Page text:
My name is Eric Watson. I am a Christian, a husband, a father, and I work as a hairdresser in New York City. And I am torn apart by the fact that I did not stop the abortion of my precious daughter. Although I am covered by the blood of Jesus who died for my sins past, present, and future, I feel that there is still a price I must pay, a consequence, a sentence for my choice. Here is my story.
In December 2002 I began telling everyone, co-workers, clients and friends, how important two days were in my future. The first was January 23, the date my then three-years-old daughter would premier as a Gap model. It was going to be an exciting day to see her bigger than life in store windows all over Manhattan. The other was May 7, 2003, my daughter Emmanuelle’s due date. But before either of those dates arrived, my wife and I went for a sonogram and learned that Emmanuelle had a rare brain anomaly, which would cause seizures and clenched fists. The doctor was very upset that he had to give us the news that our daughter was not perfect. He said “we’ll talk about options tomorrow morning,” but we never talked about options.
Instead, on January 15th, my wife and I let the doctors kill Emmanuelle. I sat nearby quietly praying while the doctor inserted a huge needle into my wife’s belly as she lay sedated, and injected a salt solution straight into the heart of my precious daughter killing her instantly. Afterward I thought, how can I ask God to bless me after what I have done? “The prayers of a righteous man availeth much” (James 5:16) therefore, the prayers of an unrighteous man availeth nothing.
When my wife went to the doctor for her post abortion check up, she learned that the doctor had taken a picture of Emmanuelle after she was aborted. I suppose it is a picture of her lying dead on the table shortly after the delivery. I’ve never looked at the picture. I still cannot believe that my wife brought home that picture home.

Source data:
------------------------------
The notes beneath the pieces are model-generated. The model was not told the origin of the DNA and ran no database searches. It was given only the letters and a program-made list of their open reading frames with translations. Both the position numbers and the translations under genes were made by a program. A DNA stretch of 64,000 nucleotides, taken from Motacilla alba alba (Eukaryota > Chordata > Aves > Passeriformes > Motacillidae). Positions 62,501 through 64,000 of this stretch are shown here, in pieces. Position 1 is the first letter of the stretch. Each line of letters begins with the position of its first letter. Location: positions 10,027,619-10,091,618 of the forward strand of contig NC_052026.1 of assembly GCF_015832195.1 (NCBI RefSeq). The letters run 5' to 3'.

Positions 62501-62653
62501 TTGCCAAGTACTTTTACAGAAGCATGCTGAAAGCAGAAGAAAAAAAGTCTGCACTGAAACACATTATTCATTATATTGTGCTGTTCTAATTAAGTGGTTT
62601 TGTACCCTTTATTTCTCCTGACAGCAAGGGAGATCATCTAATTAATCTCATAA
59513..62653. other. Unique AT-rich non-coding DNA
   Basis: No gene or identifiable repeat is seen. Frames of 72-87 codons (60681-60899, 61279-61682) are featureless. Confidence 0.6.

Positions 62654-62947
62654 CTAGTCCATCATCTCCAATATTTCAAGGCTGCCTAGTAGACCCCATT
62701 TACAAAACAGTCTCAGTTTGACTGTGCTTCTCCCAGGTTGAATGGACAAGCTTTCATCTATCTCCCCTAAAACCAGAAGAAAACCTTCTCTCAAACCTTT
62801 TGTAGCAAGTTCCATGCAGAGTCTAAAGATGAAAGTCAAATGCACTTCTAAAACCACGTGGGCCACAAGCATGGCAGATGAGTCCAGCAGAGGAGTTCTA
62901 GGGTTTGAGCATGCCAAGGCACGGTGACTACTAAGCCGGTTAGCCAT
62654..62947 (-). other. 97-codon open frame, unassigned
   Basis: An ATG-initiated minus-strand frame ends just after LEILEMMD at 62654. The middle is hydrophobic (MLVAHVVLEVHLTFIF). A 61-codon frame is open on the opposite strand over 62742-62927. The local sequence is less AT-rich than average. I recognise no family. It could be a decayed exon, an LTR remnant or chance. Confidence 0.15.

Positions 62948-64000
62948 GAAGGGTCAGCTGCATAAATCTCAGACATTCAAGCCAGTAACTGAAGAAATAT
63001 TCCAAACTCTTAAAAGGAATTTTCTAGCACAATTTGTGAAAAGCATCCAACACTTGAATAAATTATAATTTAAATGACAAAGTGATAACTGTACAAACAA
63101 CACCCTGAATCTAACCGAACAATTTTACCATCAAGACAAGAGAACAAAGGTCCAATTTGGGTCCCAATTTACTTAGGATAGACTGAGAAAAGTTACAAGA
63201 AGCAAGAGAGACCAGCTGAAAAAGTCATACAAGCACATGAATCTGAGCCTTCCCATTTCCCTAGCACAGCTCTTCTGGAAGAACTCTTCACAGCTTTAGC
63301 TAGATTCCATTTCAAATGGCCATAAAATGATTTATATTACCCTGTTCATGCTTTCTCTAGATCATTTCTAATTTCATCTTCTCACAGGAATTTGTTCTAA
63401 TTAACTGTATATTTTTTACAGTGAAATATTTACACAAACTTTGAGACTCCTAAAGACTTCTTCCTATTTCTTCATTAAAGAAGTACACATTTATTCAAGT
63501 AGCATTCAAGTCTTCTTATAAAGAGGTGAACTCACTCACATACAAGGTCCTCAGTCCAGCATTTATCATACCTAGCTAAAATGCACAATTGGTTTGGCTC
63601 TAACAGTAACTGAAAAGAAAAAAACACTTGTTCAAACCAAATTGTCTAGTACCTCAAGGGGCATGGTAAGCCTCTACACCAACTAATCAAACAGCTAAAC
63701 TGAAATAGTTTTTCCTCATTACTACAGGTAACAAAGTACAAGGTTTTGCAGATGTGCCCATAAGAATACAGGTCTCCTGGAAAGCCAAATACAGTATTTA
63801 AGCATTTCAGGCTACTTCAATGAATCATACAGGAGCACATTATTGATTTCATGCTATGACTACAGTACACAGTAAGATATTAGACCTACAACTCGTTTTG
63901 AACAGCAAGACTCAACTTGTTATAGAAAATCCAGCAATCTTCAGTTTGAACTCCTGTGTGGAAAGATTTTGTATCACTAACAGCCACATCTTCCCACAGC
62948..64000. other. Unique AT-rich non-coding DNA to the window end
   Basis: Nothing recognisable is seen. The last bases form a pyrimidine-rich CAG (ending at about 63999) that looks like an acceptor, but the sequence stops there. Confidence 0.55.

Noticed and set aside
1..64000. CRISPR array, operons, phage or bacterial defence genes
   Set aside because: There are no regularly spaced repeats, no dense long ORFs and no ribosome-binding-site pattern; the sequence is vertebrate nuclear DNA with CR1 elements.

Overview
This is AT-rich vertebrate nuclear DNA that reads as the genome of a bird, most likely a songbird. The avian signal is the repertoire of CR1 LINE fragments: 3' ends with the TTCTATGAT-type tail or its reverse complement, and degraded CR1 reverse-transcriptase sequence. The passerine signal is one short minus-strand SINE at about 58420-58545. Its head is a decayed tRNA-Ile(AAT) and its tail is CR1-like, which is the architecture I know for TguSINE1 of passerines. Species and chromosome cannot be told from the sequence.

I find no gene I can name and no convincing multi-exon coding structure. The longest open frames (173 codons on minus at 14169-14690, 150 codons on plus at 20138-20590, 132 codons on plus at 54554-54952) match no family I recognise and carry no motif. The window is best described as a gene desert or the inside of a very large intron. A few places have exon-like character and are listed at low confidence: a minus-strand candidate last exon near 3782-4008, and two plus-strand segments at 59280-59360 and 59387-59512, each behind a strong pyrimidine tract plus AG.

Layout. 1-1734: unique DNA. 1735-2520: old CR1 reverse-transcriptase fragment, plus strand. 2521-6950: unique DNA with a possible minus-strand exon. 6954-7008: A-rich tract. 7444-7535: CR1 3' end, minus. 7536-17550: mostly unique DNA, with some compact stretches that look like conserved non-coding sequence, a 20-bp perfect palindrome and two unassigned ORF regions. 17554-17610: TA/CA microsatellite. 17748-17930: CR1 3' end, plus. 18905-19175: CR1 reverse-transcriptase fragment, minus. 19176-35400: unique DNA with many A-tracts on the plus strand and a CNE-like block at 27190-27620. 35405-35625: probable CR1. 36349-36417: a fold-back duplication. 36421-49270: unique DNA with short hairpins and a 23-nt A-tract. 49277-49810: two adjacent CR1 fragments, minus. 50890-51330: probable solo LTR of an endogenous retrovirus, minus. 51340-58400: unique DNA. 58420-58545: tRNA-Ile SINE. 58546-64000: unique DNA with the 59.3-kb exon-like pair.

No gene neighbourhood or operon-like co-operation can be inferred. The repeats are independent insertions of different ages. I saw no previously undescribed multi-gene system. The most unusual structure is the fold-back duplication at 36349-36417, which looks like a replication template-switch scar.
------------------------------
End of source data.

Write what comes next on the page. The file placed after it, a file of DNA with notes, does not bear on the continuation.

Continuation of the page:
I don’t know if my marriage can ever be restored. I look at my wife and am reminded of the sin we committed. Though I love my two beautiful children, I am constantly reminded that one is missing. How will I tell my children about their sister in heaven? Will I ever be free of the guilt and shame? I look forward to the day when I can ever so humbly ask her for forgiveness.
January 23, 2005, I traveled to Washington, D.C. to participate in the March for Life. While there, I met men and women who also had abortion experiences, some more than twenty years ago. Their abortions hurt them and changed their lives just as mine did me. We all aborted for convenience only to find out we would never have convenience again.
There are constant reminders of what I have done, and I find myself wondering if I will ever get back on the path where, at the end, I will be met by God saying, “Well done good and faithful servant.” For now, I am committed to speaking out in the hope of waking up the medical community and to reaching out to other victims of abortion, particularly the husbands and fathers. Maybe by helping them I can help myself.